“This however, is not the case as there has been report of new companies being awarded COVID -19 contracts. The use of direct procurement method should only be used in exceptional cases as it’s a non-competitive method which increases the risk of inflated pricing and close relations with particular suppliers to the detriment of others,” the report says.
It says since most covid procurement fell under emergency, there is need for openness and transparency regarding the procurement. The PAC recommended that in order to ensure transparency and accountability all COVID 19 related procurement should be periodically published in the PPADB website giving full details of the companies receiving procurement contracts and the beneficial owners of the companies.
It says with the passage of time the impact of covid is no longer unexpected so direct awards should gradually be abandoned as the medium and long-term needs of the pandemic can now be predicted. “Judgement should be used even during direct awards to ensure that prices are not higher than the market prices,” the report says.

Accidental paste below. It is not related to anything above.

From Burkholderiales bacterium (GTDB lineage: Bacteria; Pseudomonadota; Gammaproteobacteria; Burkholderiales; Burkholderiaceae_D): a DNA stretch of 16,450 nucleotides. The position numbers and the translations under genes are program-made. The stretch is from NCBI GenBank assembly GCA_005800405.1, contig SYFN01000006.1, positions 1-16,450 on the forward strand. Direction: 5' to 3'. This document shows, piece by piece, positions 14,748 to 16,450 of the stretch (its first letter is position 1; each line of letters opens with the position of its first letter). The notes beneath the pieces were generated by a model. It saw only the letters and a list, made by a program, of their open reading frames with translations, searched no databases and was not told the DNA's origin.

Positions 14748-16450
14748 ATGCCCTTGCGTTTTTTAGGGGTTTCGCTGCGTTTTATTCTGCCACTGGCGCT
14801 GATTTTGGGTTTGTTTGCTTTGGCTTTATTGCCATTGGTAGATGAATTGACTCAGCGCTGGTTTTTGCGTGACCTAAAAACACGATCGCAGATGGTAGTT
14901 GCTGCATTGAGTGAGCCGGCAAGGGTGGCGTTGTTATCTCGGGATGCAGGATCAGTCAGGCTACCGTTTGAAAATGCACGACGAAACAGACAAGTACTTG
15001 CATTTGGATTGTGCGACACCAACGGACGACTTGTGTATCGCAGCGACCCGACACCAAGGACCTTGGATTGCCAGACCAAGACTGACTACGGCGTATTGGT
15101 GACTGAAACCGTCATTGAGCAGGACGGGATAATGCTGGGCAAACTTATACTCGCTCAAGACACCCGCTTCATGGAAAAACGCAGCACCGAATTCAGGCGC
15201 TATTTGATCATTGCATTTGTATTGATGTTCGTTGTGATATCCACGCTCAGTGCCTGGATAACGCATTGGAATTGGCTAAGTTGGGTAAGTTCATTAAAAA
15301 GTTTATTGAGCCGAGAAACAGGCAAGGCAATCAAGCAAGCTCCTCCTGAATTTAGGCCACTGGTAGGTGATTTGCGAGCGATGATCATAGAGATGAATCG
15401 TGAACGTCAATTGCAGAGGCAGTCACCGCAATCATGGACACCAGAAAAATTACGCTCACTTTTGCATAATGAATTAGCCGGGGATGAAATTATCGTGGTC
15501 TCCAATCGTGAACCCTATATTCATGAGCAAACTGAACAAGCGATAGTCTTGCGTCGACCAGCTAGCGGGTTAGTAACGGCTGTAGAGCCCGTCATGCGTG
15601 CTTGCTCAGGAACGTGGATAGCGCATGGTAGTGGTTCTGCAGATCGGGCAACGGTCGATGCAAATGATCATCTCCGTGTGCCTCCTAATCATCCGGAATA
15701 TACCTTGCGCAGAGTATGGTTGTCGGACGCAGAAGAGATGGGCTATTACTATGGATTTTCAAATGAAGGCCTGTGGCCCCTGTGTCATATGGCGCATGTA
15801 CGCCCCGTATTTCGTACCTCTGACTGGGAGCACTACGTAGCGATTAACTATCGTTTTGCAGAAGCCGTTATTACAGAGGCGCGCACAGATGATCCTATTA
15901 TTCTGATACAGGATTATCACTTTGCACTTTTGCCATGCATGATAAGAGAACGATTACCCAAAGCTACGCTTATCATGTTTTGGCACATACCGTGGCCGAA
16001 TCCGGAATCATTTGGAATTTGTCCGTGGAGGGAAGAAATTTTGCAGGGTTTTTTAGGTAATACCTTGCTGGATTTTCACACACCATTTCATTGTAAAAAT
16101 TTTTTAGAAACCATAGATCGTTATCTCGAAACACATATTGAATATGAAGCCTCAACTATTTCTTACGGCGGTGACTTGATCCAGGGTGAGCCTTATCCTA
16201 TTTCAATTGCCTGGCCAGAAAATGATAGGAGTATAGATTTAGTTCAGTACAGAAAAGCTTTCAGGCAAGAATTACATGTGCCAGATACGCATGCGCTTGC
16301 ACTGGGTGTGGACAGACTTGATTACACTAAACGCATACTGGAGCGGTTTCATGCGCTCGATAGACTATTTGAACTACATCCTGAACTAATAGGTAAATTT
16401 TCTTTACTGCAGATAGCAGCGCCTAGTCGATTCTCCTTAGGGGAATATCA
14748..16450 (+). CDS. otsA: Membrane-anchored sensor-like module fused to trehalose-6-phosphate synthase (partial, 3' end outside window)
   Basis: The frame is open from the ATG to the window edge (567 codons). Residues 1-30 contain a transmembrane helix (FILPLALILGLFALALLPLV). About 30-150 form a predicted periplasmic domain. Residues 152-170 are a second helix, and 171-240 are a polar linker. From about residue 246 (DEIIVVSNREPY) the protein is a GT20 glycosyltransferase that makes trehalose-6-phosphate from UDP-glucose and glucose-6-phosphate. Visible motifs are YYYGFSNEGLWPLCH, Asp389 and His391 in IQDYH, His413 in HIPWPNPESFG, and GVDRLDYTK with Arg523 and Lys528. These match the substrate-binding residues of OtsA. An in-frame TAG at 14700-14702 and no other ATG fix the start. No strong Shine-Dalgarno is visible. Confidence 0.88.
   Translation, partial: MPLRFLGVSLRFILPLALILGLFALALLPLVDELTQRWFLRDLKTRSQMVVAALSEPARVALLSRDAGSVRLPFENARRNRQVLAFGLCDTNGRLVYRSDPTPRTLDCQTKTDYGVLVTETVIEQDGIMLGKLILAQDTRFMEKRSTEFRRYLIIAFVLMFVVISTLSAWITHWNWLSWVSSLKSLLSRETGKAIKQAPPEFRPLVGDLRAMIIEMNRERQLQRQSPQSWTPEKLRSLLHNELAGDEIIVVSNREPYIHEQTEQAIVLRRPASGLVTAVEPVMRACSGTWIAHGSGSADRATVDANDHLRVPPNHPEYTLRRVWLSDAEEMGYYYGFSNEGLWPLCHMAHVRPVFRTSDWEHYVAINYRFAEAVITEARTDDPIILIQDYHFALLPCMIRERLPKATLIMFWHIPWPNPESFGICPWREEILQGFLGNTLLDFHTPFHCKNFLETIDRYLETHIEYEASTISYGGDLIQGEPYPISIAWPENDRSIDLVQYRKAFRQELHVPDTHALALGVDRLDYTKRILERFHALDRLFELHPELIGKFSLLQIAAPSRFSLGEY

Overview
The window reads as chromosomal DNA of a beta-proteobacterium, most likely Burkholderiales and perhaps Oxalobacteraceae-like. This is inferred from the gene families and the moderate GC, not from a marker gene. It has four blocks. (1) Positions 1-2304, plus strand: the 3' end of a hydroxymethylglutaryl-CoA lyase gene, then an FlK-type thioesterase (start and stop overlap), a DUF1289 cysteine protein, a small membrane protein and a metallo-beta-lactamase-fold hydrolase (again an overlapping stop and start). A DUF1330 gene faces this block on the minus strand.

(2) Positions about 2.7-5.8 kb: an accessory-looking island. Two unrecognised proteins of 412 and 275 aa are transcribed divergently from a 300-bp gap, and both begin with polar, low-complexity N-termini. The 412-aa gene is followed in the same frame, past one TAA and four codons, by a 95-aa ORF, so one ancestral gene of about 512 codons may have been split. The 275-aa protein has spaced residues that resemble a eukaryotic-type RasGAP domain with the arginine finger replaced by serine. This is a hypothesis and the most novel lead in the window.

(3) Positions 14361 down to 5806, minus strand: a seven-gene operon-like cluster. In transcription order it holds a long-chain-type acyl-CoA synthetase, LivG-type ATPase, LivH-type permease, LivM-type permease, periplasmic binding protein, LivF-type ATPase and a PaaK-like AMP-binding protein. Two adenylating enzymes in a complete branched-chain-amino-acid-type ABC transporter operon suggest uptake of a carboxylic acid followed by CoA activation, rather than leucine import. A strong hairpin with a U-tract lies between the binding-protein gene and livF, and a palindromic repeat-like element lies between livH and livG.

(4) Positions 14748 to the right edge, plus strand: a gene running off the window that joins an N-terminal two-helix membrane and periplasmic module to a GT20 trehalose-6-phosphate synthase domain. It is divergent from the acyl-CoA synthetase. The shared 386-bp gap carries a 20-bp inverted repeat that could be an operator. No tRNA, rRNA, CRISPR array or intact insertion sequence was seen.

In a related matter, the report says the Central Medical Stores (CMS) was unable to cater for the required quantities of medical supplies with order fulfilments of about 35% resulting in shortages and insufficient drugs to Athlone Hospital and the surrounding clinics. “In his submission the Accounting Officer had indicated that CMS was unable to supply the exact quantities required by the hospital and surrounding clinics due to the fact that supplies from CMS have to be rationed in order to cover other facilities around the country,” says the report.